The next stage for the grazing rangers, occurring in the first week of December, is the movement of around half of the breeding horses on Baker’s Fen to Burwell Fen. The horses that are moved will become a non-breeding herd. The grazing rangers are using DNA results to aid their decisions about who stays as part of the breeding herd and who moves over to Burwell. While aiming to maintain family groups and a good age structure in both groups, the horses that are the most genetically diverse and unrelated will be the ones that continue to breed on Baker’s Fen.
On the Sedge fen the annual cutting of the droves has been completed, and the two of the tractors used in the summer cuttings have been put to bed for the winter months. The summer boat trips have also come to an end meaning that the pontoon needed to be removed and stored for the winter. Andy, our full-time volunteer ranger was the lucky one this year who got to tow the pontoon out of the water. It can be a tricky job, but someone has to do it!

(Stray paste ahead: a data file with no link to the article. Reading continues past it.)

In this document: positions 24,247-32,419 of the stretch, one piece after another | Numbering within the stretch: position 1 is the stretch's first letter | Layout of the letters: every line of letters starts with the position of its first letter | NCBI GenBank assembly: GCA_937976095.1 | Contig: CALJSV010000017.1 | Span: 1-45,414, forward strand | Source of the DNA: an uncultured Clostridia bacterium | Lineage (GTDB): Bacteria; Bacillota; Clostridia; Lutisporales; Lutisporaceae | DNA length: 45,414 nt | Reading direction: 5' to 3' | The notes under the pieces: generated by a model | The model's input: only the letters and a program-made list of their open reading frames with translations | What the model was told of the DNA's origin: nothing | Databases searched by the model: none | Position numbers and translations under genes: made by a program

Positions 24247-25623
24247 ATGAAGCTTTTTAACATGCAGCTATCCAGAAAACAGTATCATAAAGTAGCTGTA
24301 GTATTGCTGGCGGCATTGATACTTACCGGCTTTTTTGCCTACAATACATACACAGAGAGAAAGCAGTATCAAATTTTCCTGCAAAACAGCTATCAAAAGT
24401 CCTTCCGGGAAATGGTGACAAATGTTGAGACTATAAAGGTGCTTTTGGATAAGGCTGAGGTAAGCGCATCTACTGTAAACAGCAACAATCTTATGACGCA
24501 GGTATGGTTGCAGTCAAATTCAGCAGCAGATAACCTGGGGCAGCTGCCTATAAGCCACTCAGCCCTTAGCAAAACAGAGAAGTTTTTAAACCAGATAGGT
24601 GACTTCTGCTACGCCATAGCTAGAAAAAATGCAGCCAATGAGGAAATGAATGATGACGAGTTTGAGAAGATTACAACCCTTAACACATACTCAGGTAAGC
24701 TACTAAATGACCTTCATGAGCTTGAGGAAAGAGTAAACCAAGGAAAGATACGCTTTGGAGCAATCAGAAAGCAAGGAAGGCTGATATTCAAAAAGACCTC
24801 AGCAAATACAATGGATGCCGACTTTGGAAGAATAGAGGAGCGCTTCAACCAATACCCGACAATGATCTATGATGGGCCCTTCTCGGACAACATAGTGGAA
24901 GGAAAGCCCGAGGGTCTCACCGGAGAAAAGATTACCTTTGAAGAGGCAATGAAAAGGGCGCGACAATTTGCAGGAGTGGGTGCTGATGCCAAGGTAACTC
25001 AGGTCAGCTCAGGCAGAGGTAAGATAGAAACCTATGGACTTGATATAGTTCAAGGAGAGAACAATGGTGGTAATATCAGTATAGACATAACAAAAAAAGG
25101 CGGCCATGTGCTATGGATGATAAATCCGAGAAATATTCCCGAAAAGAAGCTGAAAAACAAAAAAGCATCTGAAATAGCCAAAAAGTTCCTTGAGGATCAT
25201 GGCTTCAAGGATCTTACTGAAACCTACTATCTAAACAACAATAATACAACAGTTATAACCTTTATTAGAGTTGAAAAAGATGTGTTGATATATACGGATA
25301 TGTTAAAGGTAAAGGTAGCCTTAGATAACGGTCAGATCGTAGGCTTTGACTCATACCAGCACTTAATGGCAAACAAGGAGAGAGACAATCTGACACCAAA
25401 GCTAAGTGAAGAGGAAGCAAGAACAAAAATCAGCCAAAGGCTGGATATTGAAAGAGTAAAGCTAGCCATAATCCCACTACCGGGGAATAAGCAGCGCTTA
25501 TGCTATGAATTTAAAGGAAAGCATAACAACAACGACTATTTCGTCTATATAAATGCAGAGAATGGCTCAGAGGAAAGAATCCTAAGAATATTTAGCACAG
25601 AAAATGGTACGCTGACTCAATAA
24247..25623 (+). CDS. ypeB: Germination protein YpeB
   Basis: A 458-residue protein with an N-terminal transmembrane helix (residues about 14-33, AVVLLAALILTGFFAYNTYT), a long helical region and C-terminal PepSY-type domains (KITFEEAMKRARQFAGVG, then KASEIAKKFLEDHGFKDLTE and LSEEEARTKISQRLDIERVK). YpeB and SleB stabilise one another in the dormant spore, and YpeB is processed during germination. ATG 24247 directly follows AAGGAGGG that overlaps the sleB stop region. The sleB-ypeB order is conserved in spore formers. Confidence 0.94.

The rangers are beginning to prepare for the winter jobs, including maintaining the reserves paths by putting out the duckboards for visitors to walk over on the wetter parts of the Nature Trail.
|Andy pulling the pontoon out of Wicken Lode|
East mere hide has recently been cleared over the space of three days by the ranger team, allowing for a clear view to the mere, and a view of the variety of duck species.
|East Mere Hide after being cleared|
Unfortunately everyone has been so busy this past month that we have only a few photos to show for our work!